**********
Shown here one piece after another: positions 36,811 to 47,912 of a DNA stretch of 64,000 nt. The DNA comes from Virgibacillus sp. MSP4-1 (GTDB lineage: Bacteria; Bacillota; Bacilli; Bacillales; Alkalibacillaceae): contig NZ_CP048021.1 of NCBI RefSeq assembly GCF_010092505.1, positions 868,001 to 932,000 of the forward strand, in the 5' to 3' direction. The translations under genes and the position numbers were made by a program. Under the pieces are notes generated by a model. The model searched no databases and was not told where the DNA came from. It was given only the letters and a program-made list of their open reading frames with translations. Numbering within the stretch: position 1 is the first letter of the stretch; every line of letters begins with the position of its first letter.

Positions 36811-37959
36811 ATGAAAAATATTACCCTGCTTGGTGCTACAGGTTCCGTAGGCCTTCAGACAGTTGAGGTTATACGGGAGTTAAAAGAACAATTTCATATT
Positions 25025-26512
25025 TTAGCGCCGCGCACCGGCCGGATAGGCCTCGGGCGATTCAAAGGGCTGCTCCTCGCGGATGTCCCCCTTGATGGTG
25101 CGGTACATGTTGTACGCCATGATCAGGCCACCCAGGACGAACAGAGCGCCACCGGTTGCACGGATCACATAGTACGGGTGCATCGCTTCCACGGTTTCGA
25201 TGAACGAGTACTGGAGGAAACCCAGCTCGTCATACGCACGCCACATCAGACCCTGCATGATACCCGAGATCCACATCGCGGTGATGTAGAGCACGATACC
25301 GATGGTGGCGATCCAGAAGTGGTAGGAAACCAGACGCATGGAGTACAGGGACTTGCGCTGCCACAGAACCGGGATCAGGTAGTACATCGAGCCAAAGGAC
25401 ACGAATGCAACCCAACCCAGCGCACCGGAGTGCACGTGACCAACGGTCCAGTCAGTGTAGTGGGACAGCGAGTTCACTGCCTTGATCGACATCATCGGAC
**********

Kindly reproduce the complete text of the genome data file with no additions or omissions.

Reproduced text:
Shown here one piece after another: positions 36,811 to 47,912 of a DNA stretch of 64,000 nt. The DNA comes from Virgibacillus sp. MSP4-1 (GTDB lineage: Bacteria; Bacillota; Bacilli; Bacillales; Alkalibacillaceae): contig NZ_CP048021.1 of NCBI RefSeq assembly GCF_010092505.1, positions 868,001 to 932,000 of the forward strand, in the 5' to 3' direction. The translations under genes and the position numbers were made by a program. Under the pieces are notes generated by a model. The model searched no databases and was not told where the DNA came from. It was given only the letters and a program-made list of their open reading frames with translations. Numbering within the stretch: position 1 is the first letter of the stretch; every line of letters begins with the position of its first letter.

Positions 36811-37959
36811 ATGAAAAATATTACCCTGCTTGGTGCTACAGGTTCCGTAGGCCTTCAGACAGTTGAGGTTATACGGGAGTTAAAAGAACAATTTCATATT
Positions 25025-26512
25025 TTAGCGCCGCGCACCGGCCGGATAGGCCTCGGGCGATTCAAAGGGCTGCTCCTCGCGGATGTCCCCCTTGATGGTG
25101 CGGTACATGTTGTACGCCATGATCAGGCCACCCAGGACGAACAGAGCGCCACCGGTTGCACGGATCACATAGTACGGGTGCATCGCTTCCACGGTTTCGA
25201 TGAACGAGTACTGGAGGAAACCCAGCTCGTCATACGCACGCCACATCAGACCCTGCATGATACCCGAGATCCACATCGCGGTGATGTAGAGCACGATACC
25301 GATGGTGGCGATCCAGAAGTGGTAGGAAACCAGACGCATGGAGTACAGGGACTTGCGCTGCCACAGAACCGGGATCAGGTAGTACATCGAGCCAAAGGAC
25401 ACGAATGCAACCCAACCCAGCGCACCGGAGTGCACGTGACCAACGGTCCAGTCAGTGTAGTGGGACAGCGAGTTCACTGCCTTGATCGACATCATCGGAC